Tight cashflow at the heart of BHP delays: Bartholomeusz

BHP Billiton has been signalling for months that the cluster of mega-projects it had in its pipeline were going to be out on the shelf for at least 12 months, if not longer. Yesterday it confirmed the obvious.

The Olympic Dam expansion and the Outer Harbour project at Port Hedland, both $US20 billion-plus projects, and the Jansen potash project in Canada, a $US10 billion-plus greenfields project, were to be the massive next wave of BHP expansion projects as part of the $US80 billion investment pipeline that Marius Kloppers once touted.

Yesterday BHP said that with $US22.8 billion of major projects currently being executed it is ”largely committed” for the 2012-13 financial year and that ”no major project approvals are expected over this timeframe”.

The reason is obvious. Its cashflows have crashed, from $US30 billion last year to $US24.4 billion, and the group is now borrowing to fund the gap between its operating cashflows, its spending and its dividends.

In the year just ended BHP’s interest-bearing liabilities increased from $US19.3 billion to $US28.2 billion and while its gearing remains reasonably conservative at 26% it simply doesn’t have the surplus cashflows to fund those massive prospective projects.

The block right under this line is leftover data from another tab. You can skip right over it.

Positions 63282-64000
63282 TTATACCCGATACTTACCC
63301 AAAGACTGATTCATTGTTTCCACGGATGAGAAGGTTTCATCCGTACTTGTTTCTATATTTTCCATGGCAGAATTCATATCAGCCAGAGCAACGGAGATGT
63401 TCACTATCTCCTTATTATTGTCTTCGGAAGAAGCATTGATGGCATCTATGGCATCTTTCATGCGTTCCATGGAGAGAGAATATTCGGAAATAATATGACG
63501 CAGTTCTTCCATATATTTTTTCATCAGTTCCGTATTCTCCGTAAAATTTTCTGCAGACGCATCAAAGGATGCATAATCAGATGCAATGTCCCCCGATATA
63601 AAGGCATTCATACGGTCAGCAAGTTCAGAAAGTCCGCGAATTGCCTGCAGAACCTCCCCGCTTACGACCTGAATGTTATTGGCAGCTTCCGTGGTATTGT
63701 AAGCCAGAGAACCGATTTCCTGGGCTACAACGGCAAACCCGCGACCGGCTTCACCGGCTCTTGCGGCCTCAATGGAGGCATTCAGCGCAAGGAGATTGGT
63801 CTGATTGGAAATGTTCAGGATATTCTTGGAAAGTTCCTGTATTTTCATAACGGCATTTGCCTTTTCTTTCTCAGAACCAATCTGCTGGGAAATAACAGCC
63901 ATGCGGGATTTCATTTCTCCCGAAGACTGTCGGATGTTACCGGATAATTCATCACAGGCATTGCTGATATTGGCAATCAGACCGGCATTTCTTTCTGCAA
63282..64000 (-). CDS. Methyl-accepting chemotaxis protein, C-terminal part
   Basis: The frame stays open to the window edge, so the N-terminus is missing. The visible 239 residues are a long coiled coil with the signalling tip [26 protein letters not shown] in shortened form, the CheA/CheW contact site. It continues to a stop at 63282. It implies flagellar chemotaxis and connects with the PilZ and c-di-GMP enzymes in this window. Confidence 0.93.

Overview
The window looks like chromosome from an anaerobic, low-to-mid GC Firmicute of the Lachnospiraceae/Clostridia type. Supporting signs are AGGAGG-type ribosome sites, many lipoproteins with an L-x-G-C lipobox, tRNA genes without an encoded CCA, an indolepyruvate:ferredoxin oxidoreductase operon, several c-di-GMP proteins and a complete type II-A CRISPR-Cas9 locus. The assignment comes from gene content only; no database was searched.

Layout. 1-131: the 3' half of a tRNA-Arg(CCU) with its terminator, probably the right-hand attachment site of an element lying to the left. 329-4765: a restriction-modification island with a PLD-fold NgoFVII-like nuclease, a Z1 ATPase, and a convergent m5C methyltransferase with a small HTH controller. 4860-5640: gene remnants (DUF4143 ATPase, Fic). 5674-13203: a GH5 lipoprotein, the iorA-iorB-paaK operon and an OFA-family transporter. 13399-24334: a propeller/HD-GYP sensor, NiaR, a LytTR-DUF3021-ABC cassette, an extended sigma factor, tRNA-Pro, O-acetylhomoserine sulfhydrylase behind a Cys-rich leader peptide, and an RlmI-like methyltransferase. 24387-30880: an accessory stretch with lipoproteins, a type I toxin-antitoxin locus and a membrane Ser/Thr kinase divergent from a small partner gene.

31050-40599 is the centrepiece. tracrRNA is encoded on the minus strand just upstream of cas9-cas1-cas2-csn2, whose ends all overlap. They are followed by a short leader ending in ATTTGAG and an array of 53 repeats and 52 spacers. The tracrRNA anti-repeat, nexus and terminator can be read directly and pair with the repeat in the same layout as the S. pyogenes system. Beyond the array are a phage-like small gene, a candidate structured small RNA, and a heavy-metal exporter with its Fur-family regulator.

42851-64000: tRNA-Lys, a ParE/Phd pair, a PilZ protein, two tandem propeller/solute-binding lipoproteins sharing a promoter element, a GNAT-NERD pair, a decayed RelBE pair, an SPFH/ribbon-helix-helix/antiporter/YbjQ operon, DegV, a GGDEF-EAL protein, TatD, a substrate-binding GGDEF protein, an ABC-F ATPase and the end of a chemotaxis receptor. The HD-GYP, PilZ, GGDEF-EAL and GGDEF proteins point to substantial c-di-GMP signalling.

It isn’t alone. All the major resource groups were caught unprepared by the rapidity and extent of the decline in commodity prices that has occurred as China’s economy has slowed in response to the woes within the eurozone and the sluggish state of the US economy.

BHP, Rio Tinto, Vale, Xstrata, et al, are also shelving previously planned projects and adopting a far more defensive stance as it has become apparent that the ”super” element of the commodity cycle and the windfall price-driven cash bonanzas it generated has ended.

If anything the BHP result, in which earnings before exceptional items fell 21% from $US21.7 billion to $US17.1 billion, understates the extent of the reversal of fortunes as the prices of most of the key commodities have been falling steadily through this year. Most of them are down 30%-plus since the start of the year and even more from their peaks last year – iron ore prices are down about 40%.

As it was BHP attributed $US2.2 billion of the earnings reduction to price impacts, offset to some degree by $US308 million from a net increase in volumes.

In the absence of a near term strengthening of prices, which appears unlikely given that China, despite efforts to reflate its economy, is struggling to hold its slowing growth rate, the full effects of the price falls are likely to be felt in the first half of this financial year.

It is the rate of change in the external circumstances that blindsided the big miners. A year ago their conversations were all about growth and the size of their project pipelines; today they are about discipline and frugality even while they remain convinced that the medium to longer term outlook for China and commodity prices and volumes remains positive.

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